THE champion clubs of Namibia and Zimbabwe have been included in the new Gold Cup club competition in South Africa that will replace the Community Cup next year.
The South African Rugby Union (SARU) said the move is designed to help those countries with the long-term goal of qualifying for the 2019 Rugby World Cup in Japan.
Namibia managed to reach this year’s World Cup in the UK and won many fans with their committed displays on the field as they performed much better than qualifiers normally do at the four-yearly event.
SARU assisted the Namibians by allowing them to train alongside the Springboks in the build-up to the 2015 World Cup during a training camp in Durban. Former Bok wing Pieter Rossouw was also part of the Namibian coaching staff, and a number of their players ply their trade in South Africa as well.
It is hoped that Zimbabwe can now also make it through to another World Cup, having participated in the first two tournaments in 1987 and 1991.
SARU’s club rugby manager visited Zimbabwe two months ago and watched the Northern Rugby League club finalbetween champions Harare Sports Club and Old Georgians.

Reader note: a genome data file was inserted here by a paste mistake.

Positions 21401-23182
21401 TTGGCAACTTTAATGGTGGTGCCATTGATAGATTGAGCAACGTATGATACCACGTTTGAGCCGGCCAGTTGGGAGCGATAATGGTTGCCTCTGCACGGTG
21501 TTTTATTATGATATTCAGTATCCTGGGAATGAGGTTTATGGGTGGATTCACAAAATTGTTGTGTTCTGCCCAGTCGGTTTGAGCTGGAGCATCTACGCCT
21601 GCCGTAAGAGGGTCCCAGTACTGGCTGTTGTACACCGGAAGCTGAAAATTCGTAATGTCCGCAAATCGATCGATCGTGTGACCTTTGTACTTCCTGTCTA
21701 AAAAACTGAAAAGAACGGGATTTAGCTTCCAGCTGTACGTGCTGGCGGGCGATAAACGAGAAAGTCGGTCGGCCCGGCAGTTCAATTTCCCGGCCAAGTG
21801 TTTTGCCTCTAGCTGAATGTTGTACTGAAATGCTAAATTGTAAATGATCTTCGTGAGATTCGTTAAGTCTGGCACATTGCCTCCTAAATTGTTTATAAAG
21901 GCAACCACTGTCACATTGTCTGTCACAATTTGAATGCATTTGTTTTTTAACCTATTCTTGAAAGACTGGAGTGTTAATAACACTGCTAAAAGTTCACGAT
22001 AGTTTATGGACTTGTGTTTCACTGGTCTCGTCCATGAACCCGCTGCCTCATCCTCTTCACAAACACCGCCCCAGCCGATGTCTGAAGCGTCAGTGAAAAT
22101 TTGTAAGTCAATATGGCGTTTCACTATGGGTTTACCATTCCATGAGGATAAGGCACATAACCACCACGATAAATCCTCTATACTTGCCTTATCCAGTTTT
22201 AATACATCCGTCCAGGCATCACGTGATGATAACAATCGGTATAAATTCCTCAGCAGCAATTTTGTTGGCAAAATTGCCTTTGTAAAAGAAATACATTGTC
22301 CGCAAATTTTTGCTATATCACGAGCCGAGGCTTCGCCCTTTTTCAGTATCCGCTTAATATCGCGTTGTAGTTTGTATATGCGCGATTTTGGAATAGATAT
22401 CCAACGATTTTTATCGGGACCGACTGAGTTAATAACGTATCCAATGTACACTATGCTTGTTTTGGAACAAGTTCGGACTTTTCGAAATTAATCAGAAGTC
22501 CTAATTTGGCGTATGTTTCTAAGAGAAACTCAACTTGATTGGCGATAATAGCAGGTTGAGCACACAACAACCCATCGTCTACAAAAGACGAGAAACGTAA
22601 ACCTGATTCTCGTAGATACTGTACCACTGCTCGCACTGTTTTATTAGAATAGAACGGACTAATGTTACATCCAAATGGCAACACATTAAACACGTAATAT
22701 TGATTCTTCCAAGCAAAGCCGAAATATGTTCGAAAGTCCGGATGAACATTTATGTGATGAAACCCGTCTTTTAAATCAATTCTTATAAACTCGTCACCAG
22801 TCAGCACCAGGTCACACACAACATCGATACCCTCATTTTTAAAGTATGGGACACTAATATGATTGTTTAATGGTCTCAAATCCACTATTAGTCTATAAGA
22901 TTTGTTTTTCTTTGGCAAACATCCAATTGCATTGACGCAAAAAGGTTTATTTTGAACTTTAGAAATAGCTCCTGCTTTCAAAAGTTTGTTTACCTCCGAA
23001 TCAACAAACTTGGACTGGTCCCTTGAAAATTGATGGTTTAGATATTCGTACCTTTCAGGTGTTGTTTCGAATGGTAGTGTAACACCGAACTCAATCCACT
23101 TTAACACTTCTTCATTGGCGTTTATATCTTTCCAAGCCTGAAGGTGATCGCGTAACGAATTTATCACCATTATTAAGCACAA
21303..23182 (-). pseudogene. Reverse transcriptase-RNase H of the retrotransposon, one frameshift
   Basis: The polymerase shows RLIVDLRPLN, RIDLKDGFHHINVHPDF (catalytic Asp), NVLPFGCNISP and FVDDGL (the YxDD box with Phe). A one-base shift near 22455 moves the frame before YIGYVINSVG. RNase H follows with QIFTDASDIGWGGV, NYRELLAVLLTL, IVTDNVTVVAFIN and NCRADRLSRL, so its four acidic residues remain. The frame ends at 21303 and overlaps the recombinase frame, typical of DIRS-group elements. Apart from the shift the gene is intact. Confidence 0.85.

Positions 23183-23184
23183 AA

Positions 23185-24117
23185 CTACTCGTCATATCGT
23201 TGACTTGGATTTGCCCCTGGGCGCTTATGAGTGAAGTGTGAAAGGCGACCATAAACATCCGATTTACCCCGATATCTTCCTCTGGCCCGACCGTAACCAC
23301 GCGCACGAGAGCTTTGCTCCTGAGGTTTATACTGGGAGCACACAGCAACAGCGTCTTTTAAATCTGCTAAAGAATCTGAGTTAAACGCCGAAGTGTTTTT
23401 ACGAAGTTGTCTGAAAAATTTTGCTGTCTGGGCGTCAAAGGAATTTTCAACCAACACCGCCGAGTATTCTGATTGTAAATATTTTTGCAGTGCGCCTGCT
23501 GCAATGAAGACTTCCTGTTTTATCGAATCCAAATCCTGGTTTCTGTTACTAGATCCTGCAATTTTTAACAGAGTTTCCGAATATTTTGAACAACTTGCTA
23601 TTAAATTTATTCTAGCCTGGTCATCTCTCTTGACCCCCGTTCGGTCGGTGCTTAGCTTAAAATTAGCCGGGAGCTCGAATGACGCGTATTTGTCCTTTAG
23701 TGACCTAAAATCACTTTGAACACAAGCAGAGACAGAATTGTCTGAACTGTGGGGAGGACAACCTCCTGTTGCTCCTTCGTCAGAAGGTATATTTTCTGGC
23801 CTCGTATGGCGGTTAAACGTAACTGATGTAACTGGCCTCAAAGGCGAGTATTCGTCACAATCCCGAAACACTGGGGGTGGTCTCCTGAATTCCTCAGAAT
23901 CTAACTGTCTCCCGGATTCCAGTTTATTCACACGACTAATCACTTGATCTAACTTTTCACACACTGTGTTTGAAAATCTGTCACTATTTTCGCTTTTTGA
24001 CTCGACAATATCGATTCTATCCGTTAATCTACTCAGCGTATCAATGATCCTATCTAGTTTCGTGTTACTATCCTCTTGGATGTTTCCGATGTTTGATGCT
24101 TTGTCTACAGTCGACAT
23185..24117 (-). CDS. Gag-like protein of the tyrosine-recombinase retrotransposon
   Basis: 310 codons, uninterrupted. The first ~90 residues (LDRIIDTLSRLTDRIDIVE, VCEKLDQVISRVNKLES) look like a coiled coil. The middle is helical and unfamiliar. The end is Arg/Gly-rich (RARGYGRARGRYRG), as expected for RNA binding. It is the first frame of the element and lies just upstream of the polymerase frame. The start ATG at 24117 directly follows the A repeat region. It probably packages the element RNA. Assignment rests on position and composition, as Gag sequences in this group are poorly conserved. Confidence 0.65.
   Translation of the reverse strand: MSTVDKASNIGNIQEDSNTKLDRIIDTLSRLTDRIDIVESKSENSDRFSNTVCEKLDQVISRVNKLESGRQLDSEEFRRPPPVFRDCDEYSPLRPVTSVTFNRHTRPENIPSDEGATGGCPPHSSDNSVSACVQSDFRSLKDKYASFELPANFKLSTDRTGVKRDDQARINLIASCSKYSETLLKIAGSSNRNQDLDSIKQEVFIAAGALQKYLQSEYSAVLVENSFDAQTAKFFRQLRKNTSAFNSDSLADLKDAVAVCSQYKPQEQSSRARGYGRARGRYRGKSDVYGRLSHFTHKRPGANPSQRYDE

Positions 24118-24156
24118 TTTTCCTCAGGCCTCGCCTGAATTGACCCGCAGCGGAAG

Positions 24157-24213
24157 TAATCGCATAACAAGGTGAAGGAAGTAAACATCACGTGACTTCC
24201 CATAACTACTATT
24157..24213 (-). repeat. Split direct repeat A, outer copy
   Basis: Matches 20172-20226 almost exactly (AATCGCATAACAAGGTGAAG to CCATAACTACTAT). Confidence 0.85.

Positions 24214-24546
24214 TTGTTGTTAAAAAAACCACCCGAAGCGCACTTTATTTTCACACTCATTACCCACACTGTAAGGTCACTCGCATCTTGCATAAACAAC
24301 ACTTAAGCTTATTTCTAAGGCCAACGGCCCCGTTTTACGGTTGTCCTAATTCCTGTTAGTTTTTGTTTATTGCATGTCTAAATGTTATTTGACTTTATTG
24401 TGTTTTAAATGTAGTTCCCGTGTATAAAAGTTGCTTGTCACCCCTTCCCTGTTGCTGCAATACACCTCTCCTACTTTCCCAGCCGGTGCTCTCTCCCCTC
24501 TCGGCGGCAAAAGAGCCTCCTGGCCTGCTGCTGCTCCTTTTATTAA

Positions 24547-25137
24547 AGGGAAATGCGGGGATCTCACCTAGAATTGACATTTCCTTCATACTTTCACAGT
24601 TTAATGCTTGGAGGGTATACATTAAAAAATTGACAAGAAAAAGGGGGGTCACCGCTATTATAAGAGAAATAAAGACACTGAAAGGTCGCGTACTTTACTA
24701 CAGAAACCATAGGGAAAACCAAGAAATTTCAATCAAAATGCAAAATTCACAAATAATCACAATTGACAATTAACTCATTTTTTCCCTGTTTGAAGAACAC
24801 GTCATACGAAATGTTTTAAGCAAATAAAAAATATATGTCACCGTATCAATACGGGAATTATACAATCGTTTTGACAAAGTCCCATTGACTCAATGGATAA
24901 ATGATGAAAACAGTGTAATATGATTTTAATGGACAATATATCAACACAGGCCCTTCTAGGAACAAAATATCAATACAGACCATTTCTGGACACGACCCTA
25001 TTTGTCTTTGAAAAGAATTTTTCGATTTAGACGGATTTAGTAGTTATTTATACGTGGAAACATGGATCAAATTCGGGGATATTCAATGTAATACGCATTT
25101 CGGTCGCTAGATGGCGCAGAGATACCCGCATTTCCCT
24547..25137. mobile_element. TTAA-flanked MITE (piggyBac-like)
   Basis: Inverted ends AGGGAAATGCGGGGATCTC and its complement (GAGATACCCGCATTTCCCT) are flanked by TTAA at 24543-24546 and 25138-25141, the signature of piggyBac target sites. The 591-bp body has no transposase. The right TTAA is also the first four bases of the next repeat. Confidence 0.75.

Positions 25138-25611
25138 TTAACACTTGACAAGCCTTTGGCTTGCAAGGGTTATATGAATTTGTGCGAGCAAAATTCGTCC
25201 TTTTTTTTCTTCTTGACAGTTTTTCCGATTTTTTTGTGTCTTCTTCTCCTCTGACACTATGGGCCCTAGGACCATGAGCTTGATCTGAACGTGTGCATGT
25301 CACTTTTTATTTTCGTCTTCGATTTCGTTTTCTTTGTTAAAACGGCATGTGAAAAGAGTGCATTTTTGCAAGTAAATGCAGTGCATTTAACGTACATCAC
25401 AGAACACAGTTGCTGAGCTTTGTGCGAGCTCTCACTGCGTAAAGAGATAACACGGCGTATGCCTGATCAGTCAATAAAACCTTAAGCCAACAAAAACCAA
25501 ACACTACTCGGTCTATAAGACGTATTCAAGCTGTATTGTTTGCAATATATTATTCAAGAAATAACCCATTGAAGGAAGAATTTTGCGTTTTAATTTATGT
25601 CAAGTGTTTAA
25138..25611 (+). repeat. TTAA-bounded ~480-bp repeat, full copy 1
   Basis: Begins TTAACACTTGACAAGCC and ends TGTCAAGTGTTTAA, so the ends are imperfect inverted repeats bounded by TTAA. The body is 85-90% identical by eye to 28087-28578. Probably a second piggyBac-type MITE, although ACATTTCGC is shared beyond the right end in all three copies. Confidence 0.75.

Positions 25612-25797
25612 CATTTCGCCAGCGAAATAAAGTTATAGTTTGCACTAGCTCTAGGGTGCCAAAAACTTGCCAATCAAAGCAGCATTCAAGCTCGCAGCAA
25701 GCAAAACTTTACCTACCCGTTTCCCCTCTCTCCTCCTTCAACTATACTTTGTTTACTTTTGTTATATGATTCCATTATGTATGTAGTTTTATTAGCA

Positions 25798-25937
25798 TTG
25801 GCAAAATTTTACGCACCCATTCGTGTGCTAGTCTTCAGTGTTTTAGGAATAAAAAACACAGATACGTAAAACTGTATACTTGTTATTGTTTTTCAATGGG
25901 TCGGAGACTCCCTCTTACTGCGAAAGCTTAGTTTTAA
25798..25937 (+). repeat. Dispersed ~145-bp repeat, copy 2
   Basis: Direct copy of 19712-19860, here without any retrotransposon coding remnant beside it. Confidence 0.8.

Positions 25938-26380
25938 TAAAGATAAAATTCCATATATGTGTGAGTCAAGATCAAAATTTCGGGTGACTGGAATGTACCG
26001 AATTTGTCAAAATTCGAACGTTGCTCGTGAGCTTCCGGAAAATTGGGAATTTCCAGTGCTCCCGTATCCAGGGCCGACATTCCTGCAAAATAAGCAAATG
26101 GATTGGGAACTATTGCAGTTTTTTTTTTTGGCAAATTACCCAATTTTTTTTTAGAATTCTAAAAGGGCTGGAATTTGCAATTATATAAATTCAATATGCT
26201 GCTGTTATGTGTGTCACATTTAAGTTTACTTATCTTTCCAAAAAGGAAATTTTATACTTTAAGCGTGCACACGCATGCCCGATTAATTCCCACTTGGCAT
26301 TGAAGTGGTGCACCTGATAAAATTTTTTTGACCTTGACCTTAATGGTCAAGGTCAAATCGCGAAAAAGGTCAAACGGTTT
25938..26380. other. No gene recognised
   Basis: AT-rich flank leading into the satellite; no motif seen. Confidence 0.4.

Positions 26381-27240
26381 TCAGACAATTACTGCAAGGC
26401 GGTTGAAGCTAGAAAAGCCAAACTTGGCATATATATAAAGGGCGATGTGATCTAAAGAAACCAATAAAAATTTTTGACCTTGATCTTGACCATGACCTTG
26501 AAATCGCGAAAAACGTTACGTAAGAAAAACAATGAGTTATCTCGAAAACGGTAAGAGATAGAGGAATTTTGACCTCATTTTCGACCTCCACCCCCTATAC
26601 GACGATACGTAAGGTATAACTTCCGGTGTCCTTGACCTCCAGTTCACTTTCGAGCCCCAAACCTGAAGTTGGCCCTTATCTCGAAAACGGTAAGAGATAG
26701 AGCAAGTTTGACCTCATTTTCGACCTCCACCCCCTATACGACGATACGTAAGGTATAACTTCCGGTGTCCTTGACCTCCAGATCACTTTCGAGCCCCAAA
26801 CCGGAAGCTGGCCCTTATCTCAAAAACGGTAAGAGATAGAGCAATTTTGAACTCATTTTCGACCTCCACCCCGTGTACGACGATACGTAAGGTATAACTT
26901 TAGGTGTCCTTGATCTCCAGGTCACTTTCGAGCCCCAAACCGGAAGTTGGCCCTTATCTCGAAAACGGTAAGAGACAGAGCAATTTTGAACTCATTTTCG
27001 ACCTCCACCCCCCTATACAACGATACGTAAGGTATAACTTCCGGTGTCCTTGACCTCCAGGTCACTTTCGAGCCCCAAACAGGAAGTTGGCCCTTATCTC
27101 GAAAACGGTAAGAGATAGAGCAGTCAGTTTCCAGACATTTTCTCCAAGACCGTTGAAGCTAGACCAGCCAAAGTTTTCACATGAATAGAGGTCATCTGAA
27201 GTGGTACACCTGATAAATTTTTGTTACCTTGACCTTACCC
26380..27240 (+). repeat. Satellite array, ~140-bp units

Defending Gold Cup winners Durbanville-Bellville from Western Province and the champion clubs from South Africa’s 14 rugby provinces, as well as a team from Limpopo, will join two other South African qualifier clubs and teams from Namibia and Zimbabwe to complete the 20-team line-up, which will be announced in the New Year.
This comes after SARU decided last week that Namibia’s national team will also take part in the Currie Cup in 2016.
SARU have also assisted Kenya over the years, and the East Africans have become a real force on the World Rugby Sevens Series circuit in recent seasons. The Kenyans beat the Springbok Sevens side 14-12 at the Cape Town Sevens tournament at the weekend and ended in fourth place in the Cup competition.
“Strategically, this decision is in line with our commitment to assist our neighbours so that they have the best possible chance of qualifying alongside South Africa for the 2019 Rugby World Cup in Japan,” SARU CEO Jurie Roux said.
“Namibia’s best players will benefit from playing in the expanded Currie Cup in 2016, and the incorporation of their champion club into our tournament structures will help strengthen their next tier of players.
“Zimbabwe came within a whisker of qualifying for the 2015 World Cup, and participation in the Gold Cup will likewise revive their top domestic league and expose their players to a higher level of competition.”
The Gold Cup playoffs won’t be played at one venue anymore, which was the case with the Community Cup. The tournament will start on September 10, which is at the end of the regular club season in South Africa, and the top two from each of the pools will advance to the knockout stages. – ANA